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Courts are a regular feature of SCA events and a unique feature of our society. The word "Court" can be used as an adjective in the SCA meaning formal or pertaining to a court, for example a Court herald or Court Garb (referring to one's very best dress).

A court is an official and formal gathering of the populace which is presided over by ceremonial heads (The Crown or Their representatives), such as a king and queen, prince and princess, baron and baroness or their designated Regent. Giving of Awards, changes in kingdom law and changes of ceremonial heads are not official unless accomplished in court. Court can happen at any time at an event as needed, though normally it is scheduled for a specific time and place so that people have time to gather. For a court to be official, three things are needed: The Crown (or Their representative), a warranted herald and a seneschal.

Usual activities include announcements or addresses by the ceremonial heads, the making of awards accompanied by illuminated scrolls, and by gifts or presentations made by persons who have coordinated with the herald beforehand.

See also Regency Court.

Another use of the word "Court" is to differentiate a Baron or Baroness who does not hold land, as in a Baron of the Court.

Features of a MidRealm Royal Court

Typically a royal court is announced ahead of time and scheduled for an event, but sometimes courts are held "at Their Majesty's pleasure", that is, only if they have business to conduct. If the king and/or queen are present at an event event, they typically hold court.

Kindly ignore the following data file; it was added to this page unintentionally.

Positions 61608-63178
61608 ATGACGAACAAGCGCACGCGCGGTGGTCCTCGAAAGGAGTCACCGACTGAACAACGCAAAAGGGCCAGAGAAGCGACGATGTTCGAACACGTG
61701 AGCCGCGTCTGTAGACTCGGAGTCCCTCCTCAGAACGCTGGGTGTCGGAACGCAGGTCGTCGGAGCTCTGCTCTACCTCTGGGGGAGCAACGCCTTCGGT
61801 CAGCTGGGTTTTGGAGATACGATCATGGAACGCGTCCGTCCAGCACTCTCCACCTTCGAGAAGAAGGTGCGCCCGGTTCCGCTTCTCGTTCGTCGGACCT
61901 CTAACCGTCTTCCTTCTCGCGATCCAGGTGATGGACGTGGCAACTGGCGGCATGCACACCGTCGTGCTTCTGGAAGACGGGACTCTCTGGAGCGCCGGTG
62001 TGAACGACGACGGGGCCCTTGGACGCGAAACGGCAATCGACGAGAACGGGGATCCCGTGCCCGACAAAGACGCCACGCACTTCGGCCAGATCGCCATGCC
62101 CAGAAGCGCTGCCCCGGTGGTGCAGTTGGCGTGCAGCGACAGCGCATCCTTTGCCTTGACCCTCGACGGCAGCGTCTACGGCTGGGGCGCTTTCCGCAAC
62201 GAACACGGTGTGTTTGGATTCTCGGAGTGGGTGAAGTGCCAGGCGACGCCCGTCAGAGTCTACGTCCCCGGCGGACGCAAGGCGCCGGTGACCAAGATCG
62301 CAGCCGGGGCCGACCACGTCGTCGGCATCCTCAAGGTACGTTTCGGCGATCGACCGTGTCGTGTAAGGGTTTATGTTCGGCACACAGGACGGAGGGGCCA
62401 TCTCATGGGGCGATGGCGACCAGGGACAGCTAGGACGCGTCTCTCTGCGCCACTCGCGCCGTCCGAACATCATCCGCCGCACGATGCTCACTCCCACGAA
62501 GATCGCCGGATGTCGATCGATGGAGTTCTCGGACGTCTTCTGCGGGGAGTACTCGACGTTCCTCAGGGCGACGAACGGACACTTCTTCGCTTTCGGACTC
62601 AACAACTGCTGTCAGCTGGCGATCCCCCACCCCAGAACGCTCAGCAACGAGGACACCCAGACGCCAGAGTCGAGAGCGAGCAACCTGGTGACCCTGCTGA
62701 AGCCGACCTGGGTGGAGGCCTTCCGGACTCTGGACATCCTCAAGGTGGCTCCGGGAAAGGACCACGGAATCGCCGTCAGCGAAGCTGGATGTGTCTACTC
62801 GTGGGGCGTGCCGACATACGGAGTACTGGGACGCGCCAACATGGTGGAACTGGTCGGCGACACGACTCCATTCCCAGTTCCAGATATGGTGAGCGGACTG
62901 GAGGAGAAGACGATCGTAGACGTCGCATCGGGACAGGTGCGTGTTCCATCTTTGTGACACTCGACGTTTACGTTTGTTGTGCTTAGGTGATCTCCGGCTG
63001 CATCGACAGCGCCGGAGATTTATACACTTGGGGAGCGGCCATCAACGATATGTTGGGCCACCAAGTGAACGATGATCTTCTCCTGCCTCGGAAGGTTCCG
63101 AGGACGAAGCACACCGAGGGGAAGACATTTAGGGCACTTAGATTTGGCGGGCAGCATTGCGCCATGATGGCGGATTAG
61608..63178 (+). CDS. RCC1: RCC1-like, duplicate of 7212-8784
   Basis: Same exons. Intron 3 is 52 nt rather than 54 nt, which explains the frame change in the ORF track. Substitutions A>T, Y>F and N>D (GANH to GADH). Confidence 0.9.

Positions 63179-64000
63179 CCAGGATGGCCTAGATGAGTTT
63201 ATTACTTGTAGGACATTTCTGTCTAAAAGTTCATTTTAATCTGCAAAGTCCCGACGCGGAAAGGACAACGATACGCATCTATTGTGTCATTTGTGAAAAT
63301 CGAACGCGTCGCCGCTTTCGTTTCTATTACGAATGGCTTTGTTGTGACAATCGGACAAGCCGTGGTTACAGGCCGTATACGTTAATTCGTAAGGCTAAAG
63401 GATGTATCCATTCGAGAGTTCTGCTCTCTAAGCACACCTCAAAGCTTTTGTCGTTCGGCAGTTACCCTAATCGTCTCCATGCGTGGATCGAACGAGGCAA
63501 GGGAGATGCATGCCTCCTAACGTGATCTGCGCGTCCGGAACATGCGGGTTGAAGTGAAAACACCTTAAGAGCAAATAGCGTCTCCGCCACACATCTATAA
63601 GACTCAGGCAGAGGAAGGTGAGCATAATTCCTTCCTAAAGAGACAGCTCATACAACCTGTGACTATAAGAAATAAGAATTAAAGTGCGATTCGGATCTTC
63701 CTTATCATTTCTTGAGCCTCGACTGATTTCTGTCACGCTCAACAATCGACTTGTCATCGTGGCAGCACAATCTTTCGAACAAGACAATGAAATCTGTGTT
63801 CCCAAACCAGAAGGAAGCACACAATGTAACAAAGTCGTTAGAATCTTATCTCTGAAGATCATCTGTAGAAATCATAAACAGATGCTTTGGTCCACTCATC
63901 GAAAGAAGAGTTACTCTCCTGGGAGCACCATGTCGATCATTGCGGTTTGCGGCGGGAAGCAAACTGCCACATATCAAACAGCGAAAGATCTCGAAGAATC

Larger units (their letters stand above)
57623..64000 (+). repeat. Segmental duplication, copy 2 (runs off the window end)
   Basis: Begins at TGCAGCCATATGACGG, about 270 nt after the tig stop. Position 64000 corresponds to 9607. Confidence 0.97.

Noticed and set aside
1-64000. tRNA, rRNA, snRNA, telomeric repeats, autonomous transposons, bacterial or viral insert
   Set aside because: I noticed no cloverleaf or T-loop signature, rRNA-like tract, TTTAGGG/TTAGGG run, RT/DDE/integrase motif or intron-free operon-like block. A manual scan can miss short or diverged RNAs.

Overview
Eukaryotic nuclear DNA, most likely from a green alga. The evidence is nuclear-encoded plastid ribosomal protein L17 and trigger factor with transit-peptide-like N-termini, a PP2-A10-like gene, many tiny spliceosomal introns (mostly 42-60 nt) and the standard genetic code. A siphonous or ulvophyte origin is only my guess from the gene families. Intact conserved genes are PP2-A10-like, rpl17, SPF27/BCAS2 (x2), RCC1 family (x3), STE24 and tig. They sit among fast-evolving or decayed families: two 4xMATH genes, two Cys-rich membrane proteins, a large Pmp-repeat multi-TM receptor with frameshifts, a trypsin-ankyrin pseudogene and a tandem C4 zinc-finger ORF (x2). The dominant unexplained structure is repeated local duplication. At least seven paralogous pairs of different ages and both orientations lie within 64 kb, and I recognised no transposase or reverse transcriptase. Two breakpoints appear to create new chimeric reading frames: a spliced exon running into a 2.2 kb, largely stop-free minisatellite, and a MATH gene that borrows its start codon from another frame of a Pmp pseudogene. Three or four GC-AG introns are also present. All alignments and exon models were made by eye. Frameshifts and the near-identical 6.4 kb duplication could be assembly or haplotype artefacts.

At the appointed time, a space will have been prepared by the group hosting the event and approved by Their Majesties and their staff. A stage or dais of some kind is preferred, as in an auditorium, but floor level is used when necessary. Sometimes court may be held on a gym floor with the audience seated on bleachers. At other times, especially in smaller sites, other activities must be cleared away so that court can be set up. At outdoor events a tent may serve as the Royal Presence.

Court can also be held in a more impromptu fashion. Their Majesties might choose to enter the lists of a tournament to bestow some award or conduct some business, or they might direct a herald to summon the populace to attend them as they sit Their thrones beside the lists. Such a court may be quite brief, and usually does not take the place of a more complete court later. If a warrented Herald or Seneschal is not available, court cannot be held, however an informal presentation may be done.